Cancer Treatment Options for Dogs and Cats
Owning a cat or dog is not like owning a car. Pets are not machinery. Rather, they are living, breathing creatures that bring a tremendous amount of love and fellowship into your life.
When your dog or cat becomes ill, treating them is pretty much the same as taking a family member to the doctor, except they can’t tell you where they hurt. If the problem turns out to be something serious, such as cancer, you may be devastated.
Fortunately, there may be ways to take care of the problem. See below for the cancer treatment options for dogs and cats.
The type of treatment your dog or cat may get for cancer depends to a large extent on how far along the disease has progressed. If it’s caught early enough, just as it is with humans, the chances of beating the disease increase.
It also depends on the type of cancer your pet has contracted. Other considerations are how old the dog or cat is and their overall health. The younger the pet is, and the better shape they’re in, the better chance there is to overcome the disease–providing it’s detected early enough.
Types of Treatment
The types of treatment that can be provided for a dog or cat are remarkably similar to treatment in humans. Depending on the type of cancer, and its progression, pets can undergo surgery, chemotherapy, radiation treatment, immunotherapy, cryosurgery, hyperthermia, photodynamic therapy, or targeted cancer treatments that may include drugs or other agents that could block the spread of the disease.
On a case by case basis, some of these treatments could be combined, if they’re deemed to be the desirable course of action.
In the event that your pet is diagnosed with a cancer type that is non-traditional, or their cancer is too far advanced for conventional treatment, they could be put into an alternative program where unproven methods of treatment are used on a trial basis.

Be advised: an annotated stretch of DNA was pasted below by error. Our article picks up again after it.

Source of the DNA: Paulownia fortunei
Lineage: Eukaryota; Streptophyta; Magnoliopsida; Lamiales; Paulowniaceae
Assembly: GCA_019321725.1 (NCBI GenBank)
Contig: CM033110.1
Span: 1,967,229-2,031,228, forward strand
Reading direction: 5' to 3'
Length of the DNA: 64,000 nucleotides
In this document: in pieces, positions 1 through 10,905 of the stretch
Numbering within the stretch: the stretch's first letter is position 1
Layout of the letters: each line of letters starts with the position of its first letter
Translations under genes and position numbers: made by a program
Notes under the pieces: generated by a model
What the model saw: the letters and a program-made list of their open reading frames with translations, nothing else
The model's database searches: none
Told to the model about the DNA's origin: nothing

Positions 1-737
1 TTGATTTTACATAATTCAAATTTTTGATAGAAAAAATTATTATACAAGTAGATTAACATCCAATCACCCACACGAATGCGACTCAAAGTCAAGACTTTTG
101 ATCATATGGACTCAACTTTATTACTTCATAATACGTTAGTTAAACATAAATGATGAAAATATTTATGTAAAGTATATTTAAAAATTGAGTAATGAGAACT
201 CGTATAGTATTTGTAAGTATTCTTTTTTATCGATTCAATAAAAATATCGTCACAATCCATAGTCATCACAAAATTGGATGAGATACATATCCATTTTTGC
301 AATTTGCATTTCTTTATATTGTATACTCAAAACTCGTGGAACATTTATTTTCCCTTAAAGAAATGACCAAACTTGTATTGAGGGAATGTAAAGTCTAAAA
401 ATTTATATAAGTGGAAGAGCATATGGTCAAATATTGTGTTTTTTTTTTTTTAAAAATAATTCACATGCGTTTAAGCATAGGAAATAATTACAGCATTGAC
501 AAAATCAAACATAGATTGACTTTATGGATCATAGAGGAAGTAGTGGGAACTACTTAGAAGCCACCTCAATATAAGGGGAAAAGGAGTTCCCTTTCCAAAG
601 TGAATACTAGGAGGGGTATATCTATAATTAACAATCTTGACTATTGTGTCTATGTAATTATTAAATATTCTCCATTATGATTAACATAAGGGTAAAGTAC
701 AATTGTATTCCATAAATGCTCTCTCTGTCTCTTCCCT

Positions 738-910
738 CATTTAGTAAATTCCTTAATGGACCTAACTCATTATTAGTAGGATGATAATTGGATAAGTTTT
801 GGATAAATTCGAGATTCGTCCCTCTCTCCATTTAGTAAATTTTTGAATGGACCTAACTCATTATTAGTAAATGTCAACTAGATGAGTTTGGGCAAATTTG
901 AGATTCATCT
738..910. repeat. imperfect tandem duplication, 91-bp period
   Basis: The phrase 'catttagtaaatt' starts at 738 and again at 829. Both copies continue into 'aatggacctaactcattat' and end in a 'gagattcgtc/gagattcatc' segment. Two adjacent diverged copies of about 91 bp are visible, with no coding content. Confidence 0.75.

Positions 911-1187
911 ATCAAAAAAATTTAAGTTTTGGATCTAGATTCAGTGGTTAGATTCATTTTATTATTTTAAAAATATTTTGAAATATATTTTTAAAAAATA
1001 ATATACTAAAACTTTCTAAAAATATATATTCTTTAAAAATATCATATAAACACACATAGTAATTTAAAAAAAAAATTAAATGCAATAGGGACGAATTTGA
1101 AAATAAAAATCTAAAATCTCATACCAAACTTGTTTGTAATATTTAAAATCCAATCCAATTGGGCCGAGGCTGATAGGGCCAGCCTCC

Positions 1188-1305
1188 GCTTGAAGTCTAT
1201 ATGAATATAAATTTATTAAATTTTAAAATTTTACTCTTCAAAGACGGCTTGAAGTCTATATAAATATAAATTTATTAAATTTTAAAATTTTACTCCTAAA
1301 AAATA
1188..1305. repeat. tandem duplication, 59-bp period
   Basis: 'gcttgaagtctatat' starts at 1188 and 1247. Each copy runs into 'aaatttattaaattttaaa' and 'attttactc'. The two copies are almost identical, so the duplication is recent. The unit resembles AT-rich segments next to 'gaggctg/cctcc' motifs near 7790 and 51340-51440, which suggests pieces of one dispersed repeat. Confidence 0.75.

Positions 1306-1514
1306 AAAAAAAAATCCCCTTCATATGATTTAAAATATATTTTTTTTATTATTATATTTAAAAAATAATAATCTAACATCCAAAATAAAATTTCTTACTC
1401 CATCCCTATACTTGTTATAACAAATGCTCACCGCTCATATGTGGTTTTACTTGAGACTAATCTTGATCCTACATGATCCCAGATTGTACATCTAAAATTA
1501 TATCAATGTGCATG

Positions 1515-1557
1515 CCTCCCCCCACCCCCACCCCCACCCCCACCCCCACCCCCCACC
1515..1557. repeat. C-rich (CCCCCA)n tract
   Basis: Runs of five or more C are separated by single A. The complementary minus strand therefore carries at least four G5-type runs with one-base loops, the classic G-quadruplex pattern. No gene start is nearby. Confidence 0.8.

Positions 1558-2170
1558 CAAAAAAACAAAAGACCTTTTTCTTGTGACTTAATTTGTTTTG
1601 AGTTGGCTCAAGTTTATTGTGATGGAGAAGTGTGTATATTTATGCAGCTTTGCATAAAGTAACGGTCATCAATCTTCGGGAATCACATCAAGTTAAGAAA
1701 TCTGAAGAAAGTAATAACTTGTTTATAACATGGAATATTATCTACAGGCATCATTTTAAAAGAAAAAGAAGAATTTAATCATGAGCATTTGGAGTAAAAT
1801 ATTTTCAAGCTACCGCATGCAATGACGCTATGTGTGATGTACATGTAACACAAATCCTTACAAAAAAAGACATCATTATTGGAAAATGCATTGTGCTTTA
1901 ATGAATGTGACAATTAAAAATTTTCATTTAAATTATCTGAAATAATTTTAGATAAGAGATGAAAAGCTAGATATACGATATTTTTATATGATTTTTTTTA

Programs of this type are usually only used when other options have proven to be ineffective. They are generally offered at reduced prices, or entirely free of charge. Trials of this type could prove beneficial not only to your pet, but to others who may contract similar cancers down the line.
Consult With a Specialist
Before you decide on a method of treatment, you should consult with a cancer specialist–a veterinary oncologist. This is true even if you intend to seek an alternative method of treatment, such as holistic medicine or acupuncture.
A veterinary oncologist will be able to accurately diagnose the problem, and can recommend treatment. Your local vet should be able to provide information regarding cancer specialists in your area.
Get a Second Opinion
Once you’ve been informed that your pet has cancer, it would be a good idea to get a second opinion before you agree to any form of treatment. Specialists may disagree, not only on the type and progression of the disease, but on the preferred method of treatment, as well.
Before any treatment begins, it would be advisable to make sure the diagnosis is confirmed by a tissue biopsy.
Deciding On Treatment
Before you make any decision regarding the type of treatment to provide for your pet, you should consult with your local vet and a veterinary oncologist on what the goal of the treatment will be.
In some cases, it may be unrealistic to hope for a complete recovery. In which case you may have to settle for merely relieving the suffering of your pet. In some cases, no treatment at all may be the best option. One of the most important considerations when trying to decide on a course of action is the pet’s projected quality of life with or without the proposed treatment.
Prior to making an informed decision on the type and extent of treatment for your pets’ cancer, there are a number of things to ask yourself. Do you have enough money to pay for the proposed treatment? Will you be able to follow through with everything the treatment entails, such as making repeated trips to the vet or keeping the pet comfortable at home? Will your pet be better after receiving the treatment than they are now?
Once you’re satisfied that you’ve answered these questions honestly, you should be able to make a decision on the type of treatment to provide for your pet.
Guest post from Payton Price.
Image Credit | Scott Kinmartin